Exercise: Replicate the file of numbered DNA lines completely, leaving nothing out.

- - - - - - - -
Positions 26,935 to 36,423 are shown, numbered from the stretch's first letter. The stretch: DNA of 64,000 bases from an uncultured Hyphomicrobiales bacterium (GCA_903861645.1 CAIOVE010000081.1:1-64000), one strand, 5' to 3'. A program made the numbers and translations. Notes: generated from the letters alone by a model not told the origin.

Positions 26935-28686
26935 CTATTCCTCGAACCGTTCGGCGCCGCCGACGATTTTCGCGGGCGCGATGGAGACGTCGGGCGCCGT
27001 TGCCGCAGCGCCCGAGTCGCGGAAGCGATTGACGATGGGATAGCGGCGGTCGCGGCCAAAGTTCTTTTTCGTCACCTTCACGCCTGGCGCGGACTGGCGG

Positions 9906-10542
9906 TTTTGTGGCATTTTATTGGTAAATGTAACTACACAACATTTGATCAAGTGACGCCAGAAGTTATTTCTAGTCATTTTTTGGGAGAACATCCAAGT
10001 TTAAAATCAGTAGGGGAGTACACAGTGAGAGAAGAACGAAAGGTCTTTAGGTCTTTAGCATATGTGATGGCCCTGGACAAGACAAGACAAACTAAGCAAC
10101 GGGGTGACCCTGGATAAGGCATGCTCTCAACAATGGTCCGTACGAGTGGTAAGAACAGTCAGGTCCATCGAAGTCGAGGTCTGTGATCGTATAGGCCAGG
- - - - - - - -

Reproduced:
Positions 26,935 to 36,423 are shown, numbered from the stretch's first letter. The stretch: DNA of 64,000 bases from an uncultured Hyphomicrobiales bacterium (GCA_903861645.1 CAIOVE010000081.1:1-64000), one strand, 5' to 3'. A program made the numbers and translations. Notes: generated from the letters alone by a model not told the origin.

Positions 26935-28686
26935 CTATTCCTCGAACCGTTCGGCGCCGCCGACGATTTTCGCGGGCGCGATGGAGACGTCGGGCGCCGT
27001 TGCCGCAGCGCCCGAGTCGCGGAAGCGATTGACGATGGGATAGCGGCGGTCGCGGCCAAAGTTCTTTTTCGTCACCTTCACGCCTGGCGCGGACTGGCGG

Positions 9906-10542
9906 TTTTGTGGCATTTTATTGGTAAATGTAACTACACAACATTTGATCAAGTGACGCCAGAAGTTATTTCTAGTCATTTTTTGGGAGAACATCCAAGT
10001 TTAAAATCAGTAGGGGAGTACACAGTGAGAGAAGAACGAAAGGTCTTTAGGTCTTTAGCATATGTGATGGCCCTGGACAAGACAAGACAAACTAAGCAAC
10101 GGGGTGACCCTGGATAAGGCATGCTCTCAACAATGGTCCGTACGAGTGGTAAGAACAGTCAGGTCCATCGAAGTCGAGGTCTGTGATCGTATAGGCCAGG